Patient safety – here to stay

Did World Patient Safety Day – which took place on 17th September – pass you by, or were you fully involved? Either way, this is a good moment to think about patient safety and how far your practice has taken on board the recommendations of the NHS’ Patient Safety Strategy, which was published in June this year

The World Health Organisations’ (WHO) World Health Day promotes the idea that no-one should be harmed in health care and yet, every day, thousands of patients suffer avoidable harm while receiving care. ‘If you are a doctor, nurse, pharmacist or health worker, engage patients as partners in their care. Work with the patient to create an open and transparent patient safety culture. Encourage blame-free reporting and learning from errors. Speak up for patient safety!’ their press release says.

It also has a powerful message for governments and leaders. ‘If you are a health care leader, policy-maker, parliamentarian or politician, invest in patient safety and make it a national health priority. Make patient safety your priority. Speak up for patient safety.’

The UK government seems to be on the same page, with its Patient Safety Strategy recently published. The aspirations are high – ‘We are developing proposals for a new national patient safety strategy to support the NHS to be the safest healthcare system in the world.’

The strategy has been developed alongside the NHS Long Term Plan and is intended to be relevant to all parts of the NHS, be that physical or mental health care, in or out of hospital, and primary care.

The strategy document provides some startling claims about the benefits of getting patient safety right:

1. It could save almost 1,000 extra lives.

2. It could save £100 million in care costs each year from 2023/24.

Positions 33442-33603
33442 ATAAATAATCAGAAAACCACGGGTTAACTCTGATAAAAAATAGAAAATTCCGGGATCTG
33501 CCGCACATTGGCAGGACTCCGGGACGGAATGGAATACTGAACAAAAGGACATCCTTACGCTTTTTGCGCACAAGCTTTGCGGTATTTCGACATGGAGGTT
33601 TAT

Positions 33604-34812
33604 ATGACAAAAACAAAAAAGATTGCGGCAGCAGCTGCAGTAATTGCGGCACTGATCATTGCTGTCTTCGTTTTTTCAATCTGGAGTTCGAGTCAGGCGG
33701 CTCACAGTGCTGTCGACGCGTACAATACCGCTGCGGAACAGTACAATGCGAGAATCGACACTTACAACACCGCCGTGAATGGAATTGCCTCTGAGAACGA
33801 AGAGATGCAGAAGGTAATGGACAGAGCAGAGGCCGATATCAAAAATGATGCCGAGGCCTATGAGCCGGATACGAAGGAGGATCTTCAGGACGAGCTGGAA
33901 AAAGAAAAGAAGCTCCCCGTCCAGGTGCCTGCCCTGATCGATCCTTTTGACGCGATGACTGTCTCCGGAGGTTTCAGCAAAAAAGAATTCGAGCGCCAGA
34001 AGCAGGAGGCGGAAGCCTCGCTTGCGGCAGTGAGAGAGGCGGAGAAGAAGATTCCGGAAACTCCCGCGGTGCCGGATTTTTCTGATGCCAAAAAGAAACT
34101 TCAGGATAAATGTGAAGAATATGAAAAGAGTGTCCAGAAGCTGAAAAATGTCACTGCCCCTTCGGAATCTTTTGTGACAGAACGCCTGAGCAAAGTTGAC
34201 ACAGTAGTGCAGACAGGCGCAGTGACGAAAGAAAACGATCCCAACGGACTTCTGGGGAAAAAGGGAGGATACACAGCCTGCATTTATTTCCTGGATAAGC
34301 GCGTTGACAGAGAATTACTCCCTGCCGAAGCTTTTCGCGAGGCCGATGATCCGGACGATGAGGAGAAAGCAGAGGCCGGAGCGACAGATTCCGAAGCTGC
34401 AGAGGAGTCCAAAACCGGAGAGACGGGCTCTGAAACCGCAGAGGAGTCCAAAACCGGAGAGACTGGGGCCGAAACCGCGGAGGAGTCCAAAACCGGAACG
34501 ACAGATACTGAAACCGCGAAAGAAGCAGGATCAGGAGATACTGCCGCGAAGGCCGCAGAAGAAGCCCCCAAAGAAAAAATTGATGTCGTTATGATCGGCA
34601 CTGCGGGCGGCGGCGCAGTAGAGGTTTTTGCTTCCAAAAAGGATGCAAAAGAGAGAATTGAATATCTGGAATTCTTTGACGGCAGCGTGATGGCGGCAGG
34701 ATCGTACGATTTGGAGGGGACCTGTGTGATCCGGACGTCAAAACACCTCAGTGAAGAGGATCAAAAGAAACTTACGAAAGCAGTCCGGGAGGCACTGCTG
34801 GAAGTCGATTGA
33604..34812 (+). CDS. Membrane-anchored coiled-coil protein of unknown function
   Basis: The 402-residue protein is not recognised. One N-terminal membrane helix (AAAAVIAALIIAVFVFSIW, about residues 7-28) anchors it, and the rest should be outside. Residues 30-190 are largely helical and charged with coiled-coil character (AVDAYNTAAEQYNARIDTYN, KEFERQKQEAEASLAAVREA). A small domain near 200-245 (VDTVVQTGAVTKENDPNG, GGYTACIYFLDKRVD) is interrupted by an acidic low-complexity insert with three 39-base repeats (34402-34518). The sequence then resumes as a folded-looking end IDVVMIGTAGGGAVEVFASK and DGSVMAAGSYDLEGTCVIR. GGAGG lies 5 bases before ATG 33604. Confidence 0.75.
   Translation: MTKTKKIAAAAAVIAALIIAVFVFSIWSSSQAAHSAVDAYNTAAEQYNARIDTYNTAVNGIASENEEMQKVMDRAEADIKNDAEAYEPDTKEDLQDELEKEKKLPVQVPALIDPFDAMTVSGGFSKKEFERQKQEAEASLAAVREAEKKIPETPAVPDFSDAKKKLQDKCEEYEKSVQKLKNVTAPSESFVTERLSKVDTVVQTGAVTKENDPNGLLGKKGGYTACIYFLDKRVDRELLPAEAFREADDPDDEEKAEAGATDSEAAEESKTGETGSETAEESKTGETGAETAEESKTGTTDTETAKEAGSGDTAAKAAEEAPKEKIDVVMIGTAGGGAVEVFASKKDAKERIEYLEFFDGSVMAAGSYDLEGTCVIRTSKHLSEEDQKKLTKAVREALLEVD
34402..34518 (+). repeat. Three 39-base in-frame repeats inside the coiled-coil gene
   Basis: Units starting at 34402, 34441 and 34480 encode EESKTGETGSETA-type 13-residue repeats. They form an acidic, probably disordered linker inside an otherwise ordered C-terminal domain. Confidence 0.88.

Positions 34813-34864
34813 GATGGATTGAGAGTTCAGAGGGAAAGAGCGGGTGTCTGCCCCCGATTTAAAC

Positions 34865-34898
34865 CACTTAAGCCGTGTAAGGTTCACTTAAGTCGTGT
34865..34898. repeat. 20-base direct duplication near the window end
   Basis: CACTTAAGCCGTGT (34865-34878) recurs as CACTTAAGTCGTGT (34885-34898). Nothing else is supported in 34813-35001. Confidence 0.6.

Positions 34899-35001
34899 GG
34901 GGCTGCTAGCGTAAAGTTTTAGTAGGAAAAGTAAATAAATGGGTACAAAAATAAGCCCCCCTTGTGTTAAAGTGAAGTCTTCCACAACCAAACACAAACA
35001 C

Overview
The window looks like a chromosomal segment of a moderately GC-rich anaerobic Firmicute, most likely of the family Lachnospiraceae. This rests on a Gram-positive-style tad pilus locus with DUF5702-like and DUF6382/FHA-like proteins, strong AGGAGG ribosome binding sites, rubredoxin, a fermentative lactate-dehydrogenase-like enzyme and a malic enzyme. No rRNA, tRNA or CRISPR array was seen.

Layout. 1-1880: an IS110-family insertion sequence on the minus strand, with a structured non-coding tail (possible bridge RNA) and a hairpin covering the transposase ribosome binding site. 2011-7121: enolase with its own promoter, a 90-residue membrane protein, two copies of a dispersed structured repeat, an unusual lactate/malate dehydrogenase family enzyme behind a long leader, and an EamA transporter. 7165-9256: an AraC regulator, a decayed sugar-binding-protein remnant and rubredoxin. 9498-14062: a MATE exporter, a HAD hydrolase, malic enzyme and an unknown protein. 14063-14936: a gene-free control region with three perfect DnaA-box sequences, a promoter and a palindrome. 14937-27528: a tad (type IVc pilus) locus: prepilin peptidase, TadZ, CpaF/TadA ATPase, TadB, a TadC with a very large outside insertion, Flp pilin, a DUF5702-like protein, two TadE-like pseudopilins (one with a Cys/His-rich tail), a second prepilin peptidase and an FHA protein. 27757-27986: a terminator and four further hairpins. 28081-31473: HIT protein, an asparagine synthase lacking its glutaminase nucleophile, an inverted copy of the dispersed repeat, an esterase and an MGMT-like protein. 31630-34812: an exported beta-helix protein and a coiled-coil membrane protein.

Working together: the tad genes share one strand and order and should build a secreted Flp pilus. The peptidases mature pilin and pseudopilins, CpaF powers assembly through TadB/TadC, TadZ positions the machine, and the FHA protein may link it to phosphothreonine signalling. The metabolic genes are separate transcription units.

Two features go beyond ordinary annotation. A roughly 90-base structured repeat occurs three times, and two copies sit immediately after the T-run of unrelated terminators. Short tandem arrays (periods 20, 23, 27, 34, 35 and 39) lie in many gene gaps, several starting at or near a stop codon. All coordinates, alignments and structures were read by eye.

3. The potential exists to reduce claims’ provision by around £750 million per year by 2025.

The NHS has a safety vision which is ‘to continuously improve patient safety’. The strategy adopts a two-pronged approach; a patient safety culture and a patient safety system and has three ‘strategic aims’ to support the development of both:

INSIGHT: improving understanding of safety by drawing intelligence from multiple sources of patient safety information.

INVOLVEMENT: equipping patients, staff and partners with the skills and opportunities to improve patient safety throughout the whole system.

IMPROVEMENT: designing and supporting programmes that deliver effective and sustainable change in the most important areas.

Primary care is the first point of contact for most patients seeking healthcare. The report tells us that it encompasses 7,500 practices, 11,500 pharmacies, 7,000 optometrists and 8,500 dentists – so it is an area of healthcare where small gains can have a big impact.

‘Work led by the University of Nottingham’s Division of Primary Care has found that the vast majority of people receive safe care. The Nottingham-led study identifies the most common problems are difficulties making the right diagnosis, delays in referring patients to hospitals and prescribing errors.’ (page 14)

The NHS Long Term Plan describes the development of new ways of working in primary and community care that can increase the focus on safety. The development of integrated care pathways – with patients moving seamlessly between primary, community and secondary care services – offers an opportunity for local systems to develop sensitive clinical governance with clear lines of accountability and safer care and primary care networks will, no doubt, have a key part to play.

2019’s World Patient Safety Day has been and gone, but the government’s focus on patient safety seems set to stay – time to check out the Patient Safety Strategy if you haven’t already done so?

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